"The People's Governor" is now fighting "for the people" at Morgan & Morgan, a personal injury firm in Florida.
Former Florida Gov. Charlie Crist recently joined the firms' ranks in a dual role: attorney and pitchman. While not every law firm will be able to land a former governor, law firm marketing is essential to drive business, and sometimes finding a suitable pitchman for the firm will do wonders.
Crist seems happy with his new job. "It's an honor to promote the firm," Crist said in an interview, as reported by the WSJ Blog.
Floridians are familiar with Crist, as he unsuccessfully ran for governor last year as an independent candidate. Crist joined the firm after the election. Morgan & Morgan is headed by former advisor and campaign donor John Morgan.
The firm is undoubtedly hoping that Crist's role in the firm will bring sought-after publicity. In fact, ads featuring Crist are already cropping up on TV screens throughout the Sunshine State. They're also making a national splash on YouTube.
With the recent economy, law firms are increasingly thinking of the importance of marketing the firm's practice. After all, marketing is all about distinguishing your firm from the competing firm down the street.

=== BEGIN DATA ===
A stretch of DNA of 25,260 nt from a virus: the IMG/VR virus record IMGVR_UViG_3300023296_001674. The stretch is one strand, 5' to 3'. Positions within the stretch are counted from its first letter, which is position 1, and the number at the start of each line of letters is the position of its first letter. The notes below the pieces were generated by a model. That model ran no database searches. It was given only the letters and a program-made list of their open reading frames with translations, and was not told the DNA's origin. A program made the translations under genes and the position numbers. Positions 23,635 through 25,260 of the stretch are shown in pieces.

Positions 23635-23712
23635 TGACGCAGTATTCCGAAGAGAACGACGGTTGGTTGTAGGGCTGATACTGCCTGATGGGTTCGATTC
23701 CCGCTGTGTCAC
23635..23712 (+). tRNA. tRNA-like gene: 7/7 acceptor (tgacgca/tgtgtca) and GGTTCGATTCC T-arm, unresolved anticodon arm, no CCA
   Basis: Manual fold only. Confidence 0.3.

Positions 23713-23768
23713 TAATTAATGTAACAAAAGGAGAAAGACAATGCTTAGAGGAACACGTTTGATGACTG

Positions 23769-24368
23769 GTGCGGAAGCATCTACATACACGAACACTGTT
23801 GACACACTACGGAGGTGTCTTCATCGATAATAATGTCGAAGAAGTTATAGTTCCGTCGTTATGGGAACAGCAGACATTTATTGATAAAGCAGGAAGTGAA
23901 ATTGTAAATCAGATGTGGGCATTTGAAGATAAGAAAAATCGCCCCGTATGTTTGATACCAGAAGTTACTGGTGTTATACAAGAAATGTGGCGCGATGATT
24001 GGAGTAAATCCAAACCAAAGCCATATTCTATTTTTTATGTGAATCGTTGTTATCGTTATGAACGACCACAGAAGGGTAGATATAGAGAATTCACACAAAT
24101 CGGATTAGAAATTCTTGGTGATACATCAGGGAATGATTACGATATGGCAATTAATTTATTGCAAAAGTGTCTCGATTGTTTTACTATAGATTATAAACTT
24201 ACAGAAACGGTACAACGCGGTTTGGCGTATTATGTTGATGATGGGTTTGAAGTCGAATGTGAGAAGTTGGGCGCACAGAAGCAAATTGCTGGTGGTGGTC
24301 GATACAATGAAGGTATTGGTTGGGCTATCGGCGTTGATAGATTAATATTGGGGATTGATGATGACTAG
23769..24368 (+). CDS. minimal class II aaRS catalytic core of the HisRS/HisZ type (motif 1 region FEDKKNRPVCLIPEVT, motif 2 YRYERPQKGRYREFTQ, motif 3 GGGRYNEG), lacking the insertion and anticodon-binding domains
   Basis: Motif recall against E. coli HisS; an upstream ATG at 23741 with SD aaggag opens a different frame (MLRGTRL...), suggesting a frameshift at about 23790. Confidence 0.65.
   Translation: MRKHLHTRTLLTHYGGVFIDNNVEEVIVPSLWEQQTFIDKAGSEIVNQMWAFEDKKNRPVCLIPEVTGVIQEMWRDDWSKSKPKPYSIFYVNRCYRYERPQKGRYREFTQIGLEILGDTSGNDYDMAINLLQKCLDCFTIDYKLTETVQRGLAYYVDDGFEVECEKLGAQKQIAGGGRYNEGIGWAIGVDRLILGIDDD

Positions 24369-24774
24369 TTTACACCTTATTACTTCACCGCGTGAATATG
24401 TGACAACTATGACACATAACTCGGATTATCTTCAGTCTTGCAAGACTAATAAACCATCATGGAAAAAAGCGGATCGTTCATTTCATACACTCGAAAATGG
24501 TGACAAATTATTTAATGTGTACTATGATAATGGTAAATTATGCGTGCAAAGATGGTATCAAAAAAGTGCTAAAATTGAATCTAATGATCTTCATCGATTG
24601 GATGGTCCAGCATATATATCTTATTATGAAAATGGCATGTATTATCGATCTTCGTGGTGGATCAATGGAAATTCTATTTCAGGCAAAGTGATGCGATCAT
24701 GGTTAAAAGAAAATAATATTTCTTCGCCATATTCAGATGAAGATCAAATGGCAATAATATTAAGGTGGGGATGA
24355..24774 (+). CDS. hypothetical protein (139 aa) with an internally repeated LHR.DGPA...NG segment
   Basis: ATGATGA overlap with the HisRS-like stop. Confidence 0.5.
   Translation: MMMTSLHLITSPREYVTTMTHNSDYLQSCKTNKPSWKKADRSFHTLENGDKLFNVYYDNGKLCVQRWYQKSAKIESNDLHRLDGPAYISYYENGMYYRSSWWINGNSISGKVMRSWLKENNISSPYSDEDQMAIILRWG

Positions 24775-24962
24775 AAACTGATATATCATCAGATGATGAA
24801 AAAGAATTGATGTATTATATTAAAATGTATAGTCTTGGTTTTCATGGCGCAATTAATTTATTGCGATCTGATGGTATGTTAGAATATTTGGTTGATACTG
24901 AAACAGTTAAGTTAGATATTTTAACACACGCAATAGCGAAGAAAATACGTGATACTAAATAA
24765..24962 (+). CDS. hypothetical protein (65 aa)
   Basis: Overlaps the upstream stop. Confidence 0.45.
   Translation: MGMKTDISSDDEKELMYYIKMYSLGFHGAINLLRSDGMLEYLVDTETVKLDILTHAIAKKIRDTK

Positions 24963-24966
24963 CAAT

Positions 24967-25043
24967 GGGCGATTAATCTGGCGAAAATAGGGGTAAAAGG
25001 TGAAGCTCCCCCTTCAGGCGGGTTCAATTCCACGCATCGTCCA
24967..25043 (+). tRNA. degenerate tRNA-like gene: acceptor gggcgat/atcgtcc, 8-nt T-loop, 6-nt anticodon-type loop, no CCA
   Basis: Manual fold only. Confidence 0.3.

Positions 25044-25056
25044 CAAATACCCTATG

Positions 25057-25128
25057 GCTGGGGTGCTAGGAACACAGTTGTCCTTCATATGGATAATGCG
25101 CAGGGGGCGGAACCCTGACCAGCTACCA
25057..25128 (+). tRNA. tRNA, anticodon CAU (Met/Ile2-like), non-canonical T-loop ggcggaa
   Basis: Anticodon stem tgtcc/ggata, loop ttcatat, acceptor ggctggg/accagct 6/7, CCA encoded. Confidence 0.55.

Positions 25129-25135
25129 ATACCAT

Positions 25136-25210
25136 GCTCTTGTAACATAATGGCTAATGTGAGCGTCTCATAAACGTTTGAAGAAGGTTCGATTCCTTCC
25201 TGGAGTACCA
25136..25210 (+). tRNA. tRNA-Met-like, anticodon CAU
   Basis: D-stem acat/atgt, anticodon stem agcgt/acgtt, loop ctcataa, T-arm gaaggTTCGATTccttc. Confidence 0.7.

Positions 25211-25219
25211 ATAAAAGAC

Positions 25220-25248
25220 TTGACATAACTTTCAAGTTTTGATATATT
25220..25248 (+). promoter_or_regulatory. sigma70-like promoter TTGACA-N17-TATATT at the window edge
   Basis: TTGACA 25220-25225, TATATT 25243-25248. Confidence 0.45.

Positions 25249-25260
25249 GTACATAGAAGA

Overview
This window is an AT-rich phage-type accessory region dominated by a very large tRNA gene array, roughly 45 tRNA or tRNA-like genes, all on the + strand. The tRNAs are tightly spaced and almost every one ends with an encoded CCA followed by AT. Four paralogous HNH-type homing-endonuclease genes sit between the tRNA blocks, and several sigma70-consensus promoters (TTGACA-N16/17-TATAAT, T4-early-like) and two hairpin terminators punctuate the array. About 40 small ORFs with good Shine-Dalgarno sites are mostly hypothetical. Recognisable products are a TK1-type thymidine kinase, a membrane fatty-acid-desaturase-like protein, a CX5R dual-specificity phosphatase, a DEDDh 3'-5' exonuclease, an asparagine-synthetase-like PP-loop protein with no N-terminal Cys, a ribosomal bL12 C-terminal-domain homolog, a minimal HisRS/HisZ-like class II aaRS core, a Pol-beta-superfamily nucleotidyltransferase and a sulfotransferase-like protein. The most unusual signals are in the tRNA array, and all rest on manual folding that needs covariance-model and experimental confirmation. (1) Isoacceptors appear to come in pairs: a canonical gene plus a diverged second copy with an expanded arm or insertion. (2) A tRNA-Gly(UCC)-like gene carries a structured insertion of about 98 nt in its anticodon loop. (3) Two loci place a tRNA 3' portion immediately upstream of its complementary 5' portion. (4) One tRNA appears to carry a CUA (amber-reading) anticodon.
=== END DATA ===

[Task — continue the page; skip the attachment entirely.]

Specializing in particular fields has been suggested as a good way to distinguish a firm from the many general practice offices. Following from Morgan & Morgan and Charlie Crist's example, another way to distinguish your firm might be to get a great pitchman for the firm.
As the number of lawyers in the U.S. grows, sometimes a firm might need to take into consideration a public figure that can speak at seminars to drum up interest, be the face of advertisements, and the voice on the radio. A talented pitchman, who has charisma and personality, can help bolster law firm business.
Of course, not all law firms are going to end up with a former governor who can be the public image of the firm. But, you do not necessarily need that level of publicity - and there are only so many former governors out there.
- Class Action? Or Slip and Fall? (WSJ Blog)
- Marketing a Start-Up Solo Practice (FindLaw)
- Critiquing a Small Law Firm's Website: What Not to Do (FindLaw's Strategist)